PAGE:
Examined in this paper is the role of the metal electrode influencing the structure and electronic properties of semiconducting carbon nanotubes near the interface at low bias. Specifically, we present quantum-chemical calculations of finite sections of a (8,0) semiconducting single wall nanotube contacted with gold and palladium clusters. The calculations at the density functional level of theory, which included full geometry optimizations, indicate the formation of bonds between the metal atoms of the electrode and the carbon atoms of the nanotube. The local work function of the metal electrode can be expected to exhibit significant variations as a result of this bond formation. Compared to the gold-contacted nanotubes, the palladium-contacted nanotubes have a small but interesting increase in both length and diameter. The highest occupied molecular orbital (HOMO) and lowest unoccupied molecular orbital (LUMO) of the gold-contacted nanotube are shown localized at the edges. In contrast, the HOMO and LUMO of the palladium-contacted nanotube are extended over the entire nanotube and the metal cluster contacted to it, providing thereby a better conduction path in the contact region of the electrode and the nanotube. The involvement of the highly directional d orbitals in the interactions involving the palladium cluster leads to an enhanced π electron density in the nanotube. This enhanced π electron density is synonymous with an improved electron transmission.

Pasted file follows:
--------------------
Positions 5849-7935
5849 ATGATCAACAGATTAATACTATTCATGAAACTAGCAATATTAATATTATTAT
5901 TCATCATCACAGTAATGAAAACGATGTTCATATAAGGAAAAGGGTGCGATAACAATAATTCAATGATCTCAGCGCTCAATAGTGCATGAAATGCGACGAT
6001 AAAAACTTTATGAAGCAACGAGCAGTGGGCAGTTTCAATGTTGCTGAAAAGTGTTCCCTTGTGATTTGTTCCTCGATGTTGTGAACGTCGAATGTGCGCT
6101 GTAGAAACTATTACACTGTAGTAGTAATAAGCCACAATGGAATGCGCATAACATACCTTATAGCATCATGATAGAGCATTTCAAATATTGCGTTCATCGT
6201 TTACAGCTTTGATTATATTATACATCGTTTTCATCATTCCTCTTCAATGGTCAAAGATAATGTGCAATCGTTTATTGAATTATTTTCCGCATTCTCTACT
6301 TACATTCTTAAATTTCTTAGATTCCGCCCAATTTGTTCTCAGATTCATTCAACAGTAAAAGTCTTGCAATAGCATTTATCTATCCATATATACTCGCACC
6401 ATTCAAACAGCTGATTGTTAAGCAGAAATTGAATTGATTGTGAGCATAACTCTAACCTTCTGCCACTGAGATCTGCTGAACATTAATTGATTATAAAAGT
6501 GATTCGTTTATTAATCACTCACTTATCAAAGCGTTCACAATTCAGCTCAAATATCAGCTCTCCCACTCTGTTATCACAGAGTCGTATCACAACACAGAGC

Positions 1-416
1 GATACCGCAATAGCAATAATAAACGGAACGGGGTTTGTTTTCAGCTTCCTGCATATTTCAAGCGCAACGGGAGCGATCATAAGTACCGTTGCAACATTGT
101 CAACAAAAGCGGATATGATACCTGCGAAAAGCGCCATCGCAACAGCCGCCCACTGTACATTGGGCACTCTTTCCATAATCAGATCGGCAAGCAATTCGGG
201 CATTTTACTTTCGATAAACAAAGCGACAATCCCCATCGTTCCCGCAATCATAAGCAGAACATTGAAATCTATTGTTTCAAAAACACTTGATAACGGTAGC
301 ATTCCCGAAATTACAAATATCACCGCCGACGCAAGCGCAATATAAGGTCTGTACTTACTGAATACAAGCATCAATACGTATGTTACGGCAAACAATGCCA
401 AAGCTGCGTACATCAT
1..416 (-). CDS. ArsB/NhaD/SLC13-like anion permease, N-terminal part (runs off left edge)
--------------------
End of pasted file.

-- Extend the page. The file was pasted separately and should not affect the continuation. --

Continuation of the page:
ASJC Scopus subject areas
- Physical and Theoretical Chemistry
- Surfaces, Coatings and Films
- Materials Chemistry